Sustainability report: multiple sessions exploring what this means for the medical specialty of heart rhythm disturbances including reuse of catheters, safety and economics.11-14 “In today’s world of environmental, economic and social crisis each part and layer of society should take responsibility, including the electrophysiology community,” said Professor Boveda. “We will explore what is possible from a regulatory perspective and hear from trailblazing European centers.”
Innovation is central to the congress: don’t miss the simulation village for a first look at sophisticated tools and the EHRA innovation summit for a glimpse of how unmet needs might be addressed in the near future.15 Plus many sessions covering new treatments and techniques, such as pulsed field ablation.16-19 Professor Sarkozy said: “Electrophysiology is a technical and rapidly evolving specialty and innovation is essential, requiring communication between engineers, entrepreneurs, start-up companies and clinicians. Pulsed field ablation uses a novel nonthermal energy source and is set to revolutionize treatment by making procedures quicker and safer.”
This year’s congress theme celebrates the 20th anniversary of EHRA. Professor Boveda said: “Stay tuned for a special session in which we look at the past, present and future of heart rhythm disorders. 20 Prominent electrophysiologists will share their lifelong learning and pioneering experience that has improved the lives of many patients with arrhythmias.”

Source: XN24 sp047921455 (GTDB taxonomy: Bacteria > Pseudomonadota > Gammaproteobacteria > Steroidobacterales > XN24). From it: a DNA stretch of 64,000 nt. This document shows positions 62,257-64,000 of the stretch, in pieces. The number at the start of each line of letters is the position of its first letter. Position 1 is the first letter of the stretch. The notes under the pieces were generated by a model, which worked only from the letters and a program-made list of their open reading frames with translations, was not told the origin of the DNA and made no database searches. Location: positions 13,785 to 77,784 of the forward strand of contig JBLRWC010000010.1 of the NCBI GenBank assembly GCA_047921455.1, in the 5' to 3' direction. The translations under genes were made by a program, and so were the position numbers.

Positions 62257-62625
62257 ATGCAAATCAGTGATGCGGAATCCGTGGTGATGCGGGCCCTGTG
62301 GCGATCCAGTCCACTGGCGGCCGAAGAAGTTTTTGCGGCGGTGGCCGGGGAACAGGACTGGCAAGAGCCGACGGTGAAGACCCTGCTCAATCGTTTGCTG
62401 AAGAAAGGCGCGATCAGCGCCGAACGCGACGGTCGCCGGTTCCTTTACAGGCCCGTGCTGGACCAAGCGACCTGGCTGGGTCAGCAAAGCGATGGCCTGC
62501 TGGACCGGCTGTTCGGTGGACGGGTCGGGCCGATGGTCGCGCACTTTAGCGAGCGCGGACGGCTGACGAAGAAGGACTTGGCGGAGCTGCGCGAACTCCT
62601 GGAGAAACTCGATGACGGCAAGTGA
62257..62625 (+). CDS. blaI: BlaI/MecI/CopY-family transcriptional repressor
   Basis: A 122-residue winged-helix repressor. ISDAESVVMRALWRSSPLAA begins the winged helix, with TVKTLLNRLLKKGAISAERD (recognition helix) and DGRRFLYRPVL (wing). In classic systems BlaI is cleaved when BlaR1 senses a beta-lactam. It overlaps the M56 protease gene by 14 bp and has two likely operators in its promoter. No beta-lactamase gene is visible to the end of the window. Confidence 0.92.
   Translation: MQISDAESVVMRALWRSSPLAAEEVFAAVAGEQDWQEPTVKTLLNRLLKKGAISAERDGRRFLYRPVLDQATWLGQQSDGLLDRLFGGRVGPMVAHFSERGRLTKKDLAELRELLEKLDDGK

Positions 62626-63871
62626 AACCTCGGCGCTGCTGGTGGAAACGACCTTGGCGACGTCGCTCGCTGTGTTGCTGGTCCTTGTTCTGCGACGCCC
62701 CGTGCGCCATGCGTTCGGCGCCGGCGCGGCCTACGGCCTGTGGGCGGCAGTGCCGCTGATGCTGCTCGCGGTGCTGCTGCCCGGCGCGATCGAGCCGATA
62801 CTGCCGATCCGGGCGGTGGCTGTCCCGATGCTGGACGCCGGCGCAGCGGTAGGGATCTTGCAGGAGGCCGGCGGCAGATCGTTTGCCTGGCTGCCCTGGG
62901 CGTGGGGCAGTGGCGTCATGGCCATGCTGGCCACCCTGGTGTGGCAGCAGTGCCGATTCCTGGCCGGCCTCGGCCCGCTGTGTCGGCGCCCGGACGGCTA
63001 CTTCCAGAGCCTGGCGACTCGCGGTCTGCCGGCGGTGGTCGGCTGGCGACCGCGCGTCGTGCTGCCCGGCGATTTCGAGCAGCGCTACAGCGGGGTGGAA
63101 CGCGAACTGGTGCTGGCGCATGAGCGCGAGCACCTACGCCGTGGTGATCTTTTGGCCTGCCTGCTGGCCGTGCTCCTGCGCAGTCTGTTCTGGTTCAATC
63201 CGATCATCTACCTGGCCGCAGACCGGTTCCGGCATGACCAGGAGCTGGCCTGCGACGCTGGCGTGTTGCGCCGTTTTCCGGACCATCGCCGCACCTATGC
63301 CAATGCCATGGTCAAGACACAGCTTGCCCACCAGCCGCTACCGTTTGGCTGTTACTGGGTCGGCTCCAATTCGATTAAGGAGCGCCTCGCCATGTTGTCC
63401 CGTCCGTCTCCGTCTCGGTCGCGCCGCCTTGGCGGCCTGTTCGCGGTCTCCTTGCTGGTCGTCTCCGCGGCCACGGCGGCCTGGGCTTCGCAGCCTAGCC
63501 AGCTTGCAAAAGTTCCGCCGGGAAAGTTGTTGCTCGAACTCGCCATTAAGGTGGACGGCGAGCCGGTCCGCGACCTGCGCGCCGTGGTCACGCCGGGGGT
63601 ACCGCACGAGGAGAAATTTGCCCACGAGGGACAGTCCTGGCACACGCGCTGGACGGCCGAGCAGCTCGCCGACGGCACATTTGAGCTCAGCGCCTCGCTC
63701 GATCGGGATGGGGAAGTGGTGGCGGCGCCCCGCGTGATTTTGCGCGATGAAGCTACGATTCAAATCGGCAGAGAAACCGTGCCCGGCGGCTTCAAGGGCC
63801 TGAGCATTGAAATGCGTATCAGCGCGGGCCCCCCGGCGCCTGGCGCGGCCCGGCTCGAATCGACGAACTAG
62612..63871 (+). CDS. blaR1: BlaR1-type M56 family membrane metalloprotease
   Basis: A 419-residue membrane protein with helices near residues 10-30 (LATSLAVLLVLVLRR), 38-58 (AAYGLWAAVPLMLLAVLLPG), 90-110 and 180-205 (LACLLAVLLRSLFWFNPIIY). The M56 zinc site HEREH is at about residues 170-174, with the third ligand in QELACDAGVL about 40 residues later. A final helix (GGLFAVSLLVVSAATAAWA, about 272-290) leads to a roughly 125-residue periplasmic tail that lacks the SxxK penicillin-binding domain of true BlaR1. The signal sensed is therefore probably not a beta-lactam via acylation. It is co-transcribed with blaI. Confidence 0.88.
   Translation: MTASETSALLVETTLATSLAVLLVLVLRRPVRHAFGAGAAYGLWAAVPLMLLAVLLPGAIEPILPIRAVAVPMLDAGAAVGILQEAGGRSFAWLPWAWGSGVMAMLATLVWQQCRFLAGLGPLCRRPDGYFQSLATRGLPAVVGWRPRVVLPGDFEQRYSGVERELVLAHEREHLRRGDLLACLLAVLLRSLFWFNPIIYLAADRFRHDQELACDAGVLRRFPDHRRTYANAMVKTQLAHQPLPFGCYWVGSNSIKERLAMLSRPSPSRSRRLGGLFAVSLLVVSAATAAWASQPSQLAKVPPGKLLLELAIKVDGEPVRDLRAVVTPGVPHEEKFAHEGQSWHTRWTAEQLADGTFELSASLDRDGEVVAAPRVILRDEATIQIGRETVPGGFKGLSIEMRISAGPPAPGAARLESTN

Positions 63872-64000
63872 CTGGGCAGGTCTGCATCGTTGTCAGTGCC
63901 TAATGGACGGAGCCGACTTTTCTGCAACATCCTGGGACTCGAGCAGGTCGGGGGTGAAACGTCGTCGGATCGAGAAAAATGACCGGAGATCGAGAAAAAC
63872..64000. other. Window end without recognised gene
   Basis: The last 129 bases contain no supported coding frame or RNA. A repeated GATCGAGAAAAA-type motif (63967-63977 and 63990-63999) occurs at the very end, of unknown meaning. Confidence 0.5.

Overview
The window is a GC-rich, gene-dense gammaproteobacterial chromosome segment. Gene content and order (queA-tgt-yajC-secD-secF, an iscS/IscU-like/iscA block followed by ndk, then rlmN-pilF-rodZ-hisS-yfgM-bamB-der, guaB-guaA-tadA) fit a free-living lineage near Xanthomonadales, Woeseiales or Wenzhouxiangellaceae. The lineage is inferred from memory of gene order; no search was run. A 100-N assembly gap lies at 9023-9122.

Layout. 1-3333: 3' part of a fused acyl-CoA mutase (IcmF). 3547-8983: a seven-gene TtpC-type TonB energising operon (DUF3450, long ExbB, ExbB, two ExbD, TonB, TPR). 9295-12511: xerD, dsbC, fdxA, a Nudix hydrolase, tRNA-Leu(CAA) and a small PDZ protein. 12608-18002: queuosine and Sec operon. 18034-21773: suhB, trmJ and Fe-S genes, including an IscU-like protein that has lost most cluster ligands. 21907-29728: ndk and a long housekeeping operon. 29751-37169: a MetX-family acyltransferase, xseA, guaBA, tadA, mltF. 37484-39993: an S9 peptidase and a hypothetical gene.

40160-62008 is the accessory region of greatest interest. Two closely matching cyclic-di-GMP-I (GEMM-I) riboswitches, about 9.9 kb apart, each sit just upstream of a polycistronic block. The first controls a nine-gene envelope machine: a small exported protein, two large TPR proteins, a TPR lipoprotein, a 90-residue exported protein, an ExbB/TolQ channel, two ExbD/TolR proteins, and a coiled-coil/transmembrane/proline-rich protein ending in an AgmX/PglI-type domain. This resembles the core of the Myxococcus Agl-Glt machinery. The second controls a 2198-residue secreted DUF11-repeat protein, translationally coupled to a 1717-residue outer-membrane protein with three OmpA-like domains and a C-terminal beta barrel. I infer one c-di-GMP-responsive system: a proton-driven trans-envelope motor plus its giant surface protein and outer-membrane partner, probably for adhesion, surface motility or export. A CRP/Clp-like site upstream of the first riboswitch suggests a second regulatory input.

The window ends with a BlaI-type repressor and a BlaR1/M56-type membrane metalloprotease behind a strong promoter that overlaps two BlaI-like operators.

For more information: www.escardio.org
References and notes
1. Modern arrhythmia care from the digital perspective.
2. Will remote monitoring for arrhythmias take over?
3. Alert-based follow-up: the future of remote CIED management.
4. Novel tools for AF detection.
5. How can artificial intelligence be of aid in my AF ablations?
6. New horizons in sudden death in the young.
7. Screening to reduce sports-related SCD burden?
8. New strategies to prevent SCA/SCD.
9. Gender disparities in CIED therapy.
10. Linde C, Bongiorni MG, Birgersdotter-Green U, et al. Sex differences in cardiac arrhythmia: a consensus document of the European Heart Rhythm Association, endorsed by the Heart Rhythm Society and Asia Pacific Heart Rhythm Society. Europace. 2018;20:1565–1565ao.
11. Sustainability of EP procedures in 2023.
12. Evidence-based EP sustainability: what is the current state of knowledge.
13. European experience practising sustainability in EP centres.
14. Reprocessing of catheters is a must in the era of EP sustainability.
15. EHRA Innovation summit.
16. Novel approaches relevant for VT ablation/modulation .
17. Controversial debates in AF ablation (I) .
18. Spot on: novel AF ablation technologies .
19. 'Live-in-the-Box': old and new ablation energy sources .
20. 20 years of pioneering in EP.